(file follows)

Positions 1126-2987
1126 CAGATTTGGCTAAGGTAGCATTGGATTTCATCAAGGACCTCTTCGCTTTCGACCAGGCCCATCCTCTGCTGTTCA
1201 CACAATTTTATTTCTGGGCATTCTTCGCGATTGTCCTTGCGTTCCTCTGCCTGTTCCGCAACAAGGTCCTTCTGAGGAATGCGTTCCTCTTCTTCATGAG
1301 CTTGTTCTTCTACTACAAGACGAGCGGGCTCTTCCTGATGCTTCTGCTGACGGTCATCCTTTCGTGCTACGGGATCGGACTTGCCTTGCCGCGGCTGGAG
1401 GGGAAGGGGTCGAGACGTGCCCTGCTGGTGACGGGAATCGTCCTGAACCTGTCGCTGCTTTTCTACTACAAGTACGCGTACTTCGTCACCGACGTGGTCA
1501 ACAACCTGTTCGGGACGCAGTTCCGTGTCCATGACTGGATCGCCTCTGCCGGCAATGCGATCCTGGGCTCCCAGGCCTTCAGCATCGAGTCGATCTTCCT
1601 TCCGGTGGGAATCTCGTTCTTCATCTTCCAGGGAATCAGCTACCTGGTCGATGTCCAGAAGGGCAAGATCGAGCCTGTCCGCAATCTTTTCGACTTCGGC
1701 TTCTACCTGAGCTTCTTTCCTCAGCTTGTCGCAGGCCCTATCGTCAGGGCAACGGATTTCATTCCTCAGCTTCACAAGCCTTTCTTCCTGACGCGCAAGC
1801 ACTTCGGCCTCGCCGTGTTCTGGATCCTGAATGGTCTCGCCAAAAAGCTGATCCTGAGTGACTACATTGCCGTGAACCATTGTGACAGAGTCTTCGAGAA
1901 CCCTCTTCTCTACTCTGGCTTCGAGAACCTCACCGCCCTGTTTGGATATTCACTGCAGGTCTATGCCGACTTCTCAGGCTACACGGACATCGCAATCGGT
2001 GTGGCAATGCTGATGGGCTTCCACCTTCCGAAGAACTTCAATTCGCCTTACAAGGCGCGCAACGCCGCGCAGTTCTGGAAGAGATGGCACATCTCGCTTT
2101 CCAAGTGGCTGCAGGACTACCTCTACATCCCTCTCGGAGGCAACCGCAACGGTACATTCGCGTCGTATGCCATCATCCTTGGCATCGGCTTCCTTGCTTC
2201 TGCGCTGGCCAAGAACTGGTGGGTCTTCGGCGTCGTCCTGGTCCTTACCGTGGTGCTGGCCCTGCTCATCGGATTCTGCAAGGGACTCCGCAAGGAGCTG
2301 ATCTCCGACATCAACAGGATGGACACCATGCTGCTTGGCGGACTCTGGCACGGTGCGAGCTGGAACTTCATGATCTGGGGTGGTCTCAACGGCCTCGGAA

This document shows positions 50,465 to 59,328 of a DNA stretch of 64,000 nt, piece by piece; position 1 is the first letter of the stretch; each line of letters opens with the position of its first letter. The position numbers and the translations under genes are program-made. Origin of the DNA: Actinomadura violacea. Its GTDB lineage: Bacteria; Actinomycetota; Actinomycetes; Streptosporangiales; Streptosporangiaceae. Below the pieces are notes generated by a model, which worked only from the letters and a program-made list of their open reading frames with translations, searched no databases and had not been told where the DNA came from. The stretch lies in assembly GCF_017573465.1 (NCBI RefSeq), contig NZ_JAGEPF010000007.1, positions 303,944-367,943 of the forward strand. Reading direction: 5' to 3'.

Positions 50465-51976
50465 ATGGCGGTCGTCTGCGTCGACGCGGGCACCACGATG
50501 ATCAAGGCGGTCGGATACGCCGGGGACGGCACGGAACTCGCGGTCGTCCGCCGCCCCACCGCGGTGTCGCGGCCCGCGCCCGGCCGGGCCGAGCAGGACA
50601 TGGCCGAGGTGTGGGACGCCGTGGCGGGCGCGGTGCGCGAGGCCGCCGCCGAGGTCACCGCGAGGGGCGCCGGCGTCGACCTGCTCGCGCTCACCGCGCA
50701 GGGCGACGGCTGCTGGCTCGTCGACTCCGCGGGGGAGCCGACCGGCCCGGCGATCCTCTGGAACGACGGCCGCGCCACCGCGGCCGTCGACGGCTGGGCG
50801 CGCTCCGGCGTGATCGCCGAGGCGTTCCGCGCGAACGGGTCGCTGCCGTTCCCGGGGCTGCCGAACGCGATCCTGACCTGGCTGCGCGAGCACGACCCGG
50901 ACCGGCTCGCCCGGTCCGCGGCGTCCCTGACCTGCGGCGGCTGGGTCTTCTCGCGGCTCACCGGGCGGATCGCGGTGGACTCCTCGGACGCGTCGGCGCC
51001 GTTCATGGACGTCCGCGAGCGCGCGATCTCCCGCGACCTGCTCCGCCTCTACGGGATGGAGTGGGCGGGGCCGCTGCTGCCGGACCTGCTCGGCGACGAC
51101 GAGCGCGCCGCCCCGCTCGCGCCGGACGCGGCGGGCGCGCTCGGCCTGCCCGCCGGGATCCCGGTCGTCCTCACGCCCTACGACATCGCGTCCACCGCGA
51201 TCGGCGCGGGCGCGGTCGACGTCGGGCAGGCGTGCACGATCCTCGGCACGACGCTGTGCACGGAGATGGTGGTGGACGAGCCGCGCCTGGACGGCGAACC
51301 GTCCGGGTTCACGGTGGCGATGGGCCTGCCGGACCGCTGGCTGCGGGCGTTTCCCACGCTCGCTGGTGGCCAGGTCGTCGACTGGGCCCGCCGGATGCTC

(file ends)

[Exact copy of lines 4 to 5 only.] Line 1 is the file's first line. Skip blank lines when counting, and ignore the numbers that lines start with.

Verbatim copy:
1301 CTTGTTCTTCTACTACAAGACGAGCGGGCTCTTCCTGATGCTTCTGCTGACGGTCATCCTTTCGTGCTACGGGATCGGACTTGCCTTGCCGCGGCTGGAG
1401 GGGAAGGGGTCGAGACGTGCCCTGCTGGTGACGGGAATCGTCCTGAACCTGTCGCTGCTTTTCTACTACAAGTACGCGTACTTCGTCACCGACGTGGTCA